Although the preferred embodiment has the memory of a module comprising an initialization routine and a set of functional routines as shown in FIG. 2, the module memory may be implemented with the addition of user programs which are incorporated into the microcontroller program if so desired. Further, the module memory may contain only an identification of the module in the initialization routine whereby the microcontroller can quickly determine the extent of all attached modules upon startup and use functional routines stored in microcontroller memory to perform any functions associated with all of the attached modules.

In summary, the present invention provides great versatility of reading many types of RFID tags in conjunction with providing collected data to a data sink over many different types of communication links in an economical manner by the use of plug-in modules. Additionally the tag reader is made intelligent through the use of memory chips in each of the modules. The memory chips can reconfigure the microcontroller's mode of operation when different modules are attached to the base unit. Further, since the reader is stand-alone capable and is an intelligent terminal, the unit can read tags and send data to a central computer upon detection of a tag without first receiving an instruction to do so from the central computer. With the use of an optional memory stick and supplied appropriate programming code, the reader can retrieve and store detected tag data while a central computer or other entity is busy or otherwise unavailable. The reader can then transmit the tag data to the central computer or entity when it is again able to receive data.

While the embodiment is discussed as having 4 MB of memory for the microcontroller and 4 MB of memory for each type of module, the memory of any portion of the RFID base unit can be altered and remain within the scope of the present invention.

It is understood that the present invention can take many forms and embodiments. Accordingly, several variations may be made in the foregoing without departing from the spirit or the scope of the invention. The capabilities outlined herein allow for the possibility of a variety of programming models. This disclosure should not be read as preferring any particular programming model, but is instead directed to the underlying mechanisms on which these programming models can be built.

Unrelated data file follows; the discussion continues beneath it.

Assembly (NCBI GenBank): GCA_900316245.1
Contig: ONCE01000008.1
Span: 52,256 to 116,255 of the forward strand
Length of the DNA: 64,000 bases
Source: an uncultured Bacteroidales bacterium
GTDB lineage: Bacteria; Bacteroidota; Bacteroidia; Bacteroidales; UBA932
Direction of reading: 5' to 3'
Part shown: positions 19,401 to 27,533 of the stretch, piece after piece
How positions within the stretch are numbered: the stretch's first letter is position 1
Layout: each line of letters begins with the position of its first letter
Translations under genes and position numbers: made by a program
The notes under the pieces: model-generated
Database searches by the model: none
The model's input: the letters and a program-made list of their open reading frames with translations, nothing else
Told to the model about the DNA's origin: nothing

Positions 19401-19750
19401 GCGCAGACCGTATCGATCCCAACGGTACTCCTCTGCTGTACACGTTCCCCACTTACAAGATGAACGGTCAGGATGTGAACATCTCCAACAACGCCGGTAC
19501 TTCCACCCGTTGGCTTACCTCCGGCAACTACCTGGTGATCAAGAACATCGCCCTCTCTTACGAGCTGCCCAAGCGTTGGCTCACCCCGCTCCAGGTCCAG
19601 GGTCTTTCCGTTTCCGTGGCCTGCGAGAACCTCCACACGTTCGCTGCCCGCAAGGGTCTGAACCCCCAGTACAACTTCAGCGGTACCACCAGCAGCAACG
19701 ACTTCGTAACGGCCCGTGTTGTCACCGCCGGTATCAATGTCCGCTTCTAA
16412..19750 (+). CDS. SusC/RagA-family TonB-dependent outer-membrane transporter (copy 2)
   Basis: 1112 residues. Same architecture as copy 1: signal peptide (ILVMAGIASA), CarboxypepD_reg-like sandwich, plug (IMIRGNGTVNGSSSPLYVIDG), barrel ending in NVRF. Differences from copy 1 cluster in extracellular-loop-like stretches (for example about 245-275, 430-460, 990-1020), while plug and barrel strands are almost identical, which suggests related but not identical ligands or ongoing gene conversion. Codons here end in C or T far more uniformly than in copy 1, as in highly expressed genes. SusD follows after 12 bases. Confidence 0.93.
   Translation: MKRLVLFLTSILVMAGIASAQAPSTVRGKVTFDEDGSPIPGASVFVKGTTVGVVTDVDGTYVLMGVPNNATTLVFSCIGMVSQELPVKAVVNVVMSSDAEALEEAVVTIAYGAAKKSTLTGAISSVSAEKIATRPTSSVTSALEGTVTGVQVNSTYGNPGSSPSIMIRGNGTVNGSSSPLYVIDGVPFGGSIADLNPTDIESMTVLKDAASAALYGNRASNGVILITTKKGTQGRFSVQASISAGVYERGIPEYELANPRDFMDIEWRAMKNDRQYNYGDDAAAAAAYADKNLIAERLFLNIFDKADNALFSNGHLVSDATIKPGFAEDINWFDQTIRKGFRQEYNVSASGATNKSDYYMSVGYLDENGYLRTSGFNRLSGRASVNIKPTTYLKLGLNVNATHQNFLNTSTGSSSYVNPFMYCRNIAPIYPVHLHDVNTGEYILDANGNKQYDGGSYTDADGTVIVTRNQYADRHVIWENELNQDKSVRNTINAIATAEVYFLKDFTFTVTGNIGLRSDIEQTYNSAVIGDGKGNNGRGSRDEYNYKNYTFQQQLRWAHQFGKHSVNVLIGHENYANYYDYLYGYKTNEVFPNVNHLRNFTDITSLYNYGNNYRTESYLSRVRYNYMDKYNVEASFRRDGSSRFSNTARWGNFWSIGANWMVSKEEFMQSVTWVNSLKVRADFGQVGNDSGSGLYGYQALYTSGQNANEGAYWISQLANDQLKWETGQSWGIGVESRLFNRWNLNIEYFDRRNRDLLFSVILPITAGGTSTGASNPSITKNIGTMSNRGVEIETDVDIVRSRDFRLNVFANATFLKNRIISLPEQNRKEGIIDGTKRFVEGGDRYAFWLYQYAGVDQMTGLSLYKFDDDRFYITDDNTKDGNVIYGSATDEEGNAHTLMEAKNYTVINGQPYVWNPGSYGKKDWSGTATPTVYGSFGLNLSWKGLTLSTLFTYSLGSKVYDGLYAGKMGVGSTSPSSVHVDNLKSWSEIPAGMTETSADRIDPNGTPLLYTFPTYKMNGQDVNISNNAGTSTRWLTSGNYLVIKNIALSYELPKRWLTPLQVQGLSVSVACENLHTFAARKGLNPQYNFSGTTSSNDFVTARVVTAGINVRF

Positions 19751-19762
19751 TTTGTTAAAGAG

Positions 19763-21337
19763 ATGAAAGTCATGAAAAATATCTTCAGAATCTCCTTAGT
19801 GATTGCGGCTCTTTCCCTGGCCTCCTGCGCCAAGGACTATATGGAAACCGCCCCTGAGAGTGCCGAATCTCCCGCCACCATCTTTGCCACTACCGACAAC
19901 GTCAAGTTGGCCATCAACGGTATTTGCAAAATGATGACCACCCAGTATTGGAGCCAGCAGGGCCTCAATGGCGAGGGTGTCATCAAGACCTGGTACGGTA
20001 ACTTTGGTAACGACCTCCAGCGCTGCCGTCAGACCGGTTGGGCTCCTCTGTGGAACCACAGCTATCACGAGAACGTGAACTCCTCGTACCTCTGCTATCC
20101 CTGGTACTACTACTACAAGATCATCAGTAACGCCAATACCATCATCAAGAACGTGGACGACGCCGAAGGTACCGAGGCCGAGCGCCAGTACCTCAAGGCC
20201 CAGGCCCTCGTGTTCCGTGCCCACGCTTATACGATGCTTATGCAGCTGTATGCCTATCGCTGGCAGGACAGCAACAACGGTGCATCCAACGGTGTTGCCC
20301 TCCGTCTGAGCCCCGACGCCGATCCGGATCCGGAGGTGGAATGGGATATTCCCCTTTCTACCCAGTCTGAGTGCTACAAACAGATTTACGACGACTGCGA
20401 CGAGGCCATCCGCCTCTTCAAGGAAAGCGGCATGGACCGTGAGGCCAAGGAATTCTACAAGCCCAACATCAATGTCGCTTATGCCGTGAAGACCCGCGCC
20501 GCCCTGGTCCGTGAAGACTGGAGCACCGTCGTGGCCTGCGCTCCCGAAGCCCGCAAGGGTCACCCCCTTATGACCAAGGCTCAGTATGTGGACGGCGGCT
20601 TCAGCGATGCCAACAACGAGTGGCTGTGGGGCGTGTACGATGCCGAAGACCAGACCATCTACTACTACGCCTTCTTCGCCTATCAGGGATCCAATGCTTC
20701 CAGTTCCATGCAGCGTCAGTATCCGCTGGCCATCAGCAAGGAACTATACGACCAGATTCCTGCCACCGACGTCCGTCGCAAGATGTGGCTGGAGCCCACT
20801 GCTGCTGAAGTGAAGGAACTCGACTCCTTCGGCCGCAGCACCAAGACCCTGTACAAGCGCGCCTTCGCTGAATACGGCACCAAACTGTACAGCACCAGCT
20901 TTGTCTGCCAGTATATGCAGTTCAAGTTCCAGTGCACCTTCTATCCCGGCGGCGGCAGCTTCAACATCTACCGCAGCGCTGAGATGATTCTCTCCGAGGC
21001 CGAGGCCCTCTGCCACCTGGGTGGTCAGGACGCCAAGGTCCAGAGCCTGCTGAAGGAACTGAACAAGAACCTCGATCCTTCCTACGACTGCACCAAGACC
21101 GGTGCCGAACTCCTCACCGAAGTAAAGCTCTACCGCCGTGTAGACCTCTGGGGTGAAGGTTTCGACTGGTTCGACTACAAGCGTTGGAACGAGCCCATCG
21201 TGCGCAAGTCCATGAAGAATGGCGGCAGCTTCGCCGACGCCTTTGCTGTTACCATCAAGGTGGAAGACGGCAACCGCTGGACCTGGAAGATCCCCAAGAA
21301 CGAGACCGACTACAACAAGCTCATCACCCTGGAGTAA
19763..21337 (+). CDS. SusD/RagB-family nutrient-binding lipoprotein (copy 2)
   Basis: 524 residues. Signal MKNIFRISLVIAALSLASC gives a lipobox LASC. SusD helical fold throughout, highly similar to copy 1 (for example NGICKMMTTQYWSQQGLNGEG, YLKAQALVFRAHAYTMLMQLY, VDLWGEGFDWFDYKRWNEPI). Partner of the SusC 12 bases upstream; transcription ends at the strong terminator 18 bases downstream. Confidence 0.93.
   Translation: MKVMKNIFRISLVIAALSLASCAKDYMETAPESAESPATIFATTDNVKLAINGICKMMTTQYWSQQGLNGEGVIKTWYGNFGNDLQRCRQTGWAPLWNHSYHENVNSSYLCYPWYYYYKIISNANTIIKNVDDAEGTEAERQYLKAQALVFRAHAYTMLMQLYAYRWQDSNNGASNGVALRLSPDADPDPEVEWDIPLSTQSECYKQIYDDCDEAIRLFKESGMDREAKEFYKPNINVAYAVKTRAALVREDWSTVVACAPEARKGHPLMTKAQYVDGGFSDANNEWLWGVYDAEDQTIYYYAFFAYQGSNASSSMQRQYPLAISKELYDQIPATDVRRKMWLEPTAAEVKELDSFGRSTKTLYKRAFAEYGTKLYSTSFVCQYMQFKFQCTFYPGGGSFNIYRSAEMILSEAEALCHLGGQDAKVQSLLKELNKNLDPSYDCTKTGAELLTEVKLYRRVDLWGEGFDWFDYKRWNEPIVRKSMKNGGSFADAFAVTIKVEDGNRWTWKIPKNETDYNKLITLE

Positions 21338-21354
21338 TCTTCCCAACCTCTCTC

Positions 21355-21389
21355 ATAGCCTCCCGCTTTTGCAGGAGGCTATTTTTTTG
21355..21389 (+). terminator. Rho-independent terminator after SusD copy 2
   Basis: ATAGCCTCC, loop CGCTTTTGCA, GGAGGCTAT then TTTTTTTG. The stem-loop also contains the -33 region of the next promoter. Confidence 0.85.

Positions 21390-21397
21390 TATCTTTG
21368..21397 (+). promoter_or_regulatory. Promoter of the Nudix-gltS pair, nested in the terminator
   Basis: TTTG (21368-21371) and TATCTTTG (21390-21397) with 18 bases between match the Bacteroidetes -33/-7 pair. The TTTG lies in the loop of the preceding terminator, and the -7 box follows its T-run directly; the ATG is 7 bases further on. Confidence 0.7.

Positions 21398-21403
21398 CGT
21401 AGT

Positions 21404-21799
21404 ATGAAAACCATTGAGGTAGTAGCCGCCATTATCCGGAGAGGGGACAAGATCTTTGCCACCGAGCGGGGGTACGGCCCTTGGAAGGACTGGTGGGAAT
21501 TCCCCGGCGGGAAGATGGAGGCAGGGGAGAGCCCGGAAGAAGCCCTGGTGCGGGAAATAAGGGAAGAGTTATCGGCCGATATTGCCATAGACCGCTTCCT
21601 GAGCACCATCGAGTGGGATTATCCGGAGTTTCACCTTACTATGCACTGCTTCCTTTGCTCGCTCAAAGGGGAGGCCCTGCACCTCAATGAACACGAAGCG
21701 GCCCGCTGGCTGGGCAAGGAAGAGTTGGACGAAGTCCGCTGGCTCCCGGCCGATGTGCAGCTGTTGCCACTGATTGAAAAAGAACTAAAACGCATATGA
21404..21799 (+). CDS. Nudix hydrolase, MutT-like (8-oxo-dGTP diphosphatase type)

Having thus described the present invention by reference to certain of its preferred embodiments, it is noted that the embodiments disclosed are illustrative rather than limiting in nature and that a wide range of variations, modifications, changes, and substitutions are contemplated in the foregoing disclosure and, in some instances, some features of the present invention may be employed without a corresponding use of the other features. Many such variations and modifications may be considered desirable by those skilled in the art based upon a review of the foregoing description of preferred embodiments. Accordingly, it is appropriate that the appended claims be construed broadly and in a manner consistent with the scope of the invention.

Patent Citations
Cited PatentFiling datePublication dateApplicantTitle
US5485590 *Jan 8, 1990Jan 16, 1996Allen-Bradley Company, Inc.Programmable controller communication interface module which is configurable by a removable memory cartridge
US5559501 *Aug 12, 1994Sep 24, 1996Lucent Technologies Inc.Plug-in wireless module for operation with portable wireless enabled host equipment
US5747786 *Jun 2, 1995May 5, 1998Norand CorporationCommunication module for a data capture system
US6785556 *Aug 8, 2001Aug 31, 2004Novatel Wireless, Inc.Method and apparatus for a software configurable wireless modem adaptable for multiple modes of operation
US7162395 *Sep 22, 2005Jan 9, 2007Jodanti Enterprises Ltd.Cospas-sarsat beacon tester in a removable expansion card for a handheld computing device
US7475806 *Feb 24, 2005Jan 13, 2009Savr Communications, Inc.Method and system of universal RFID communication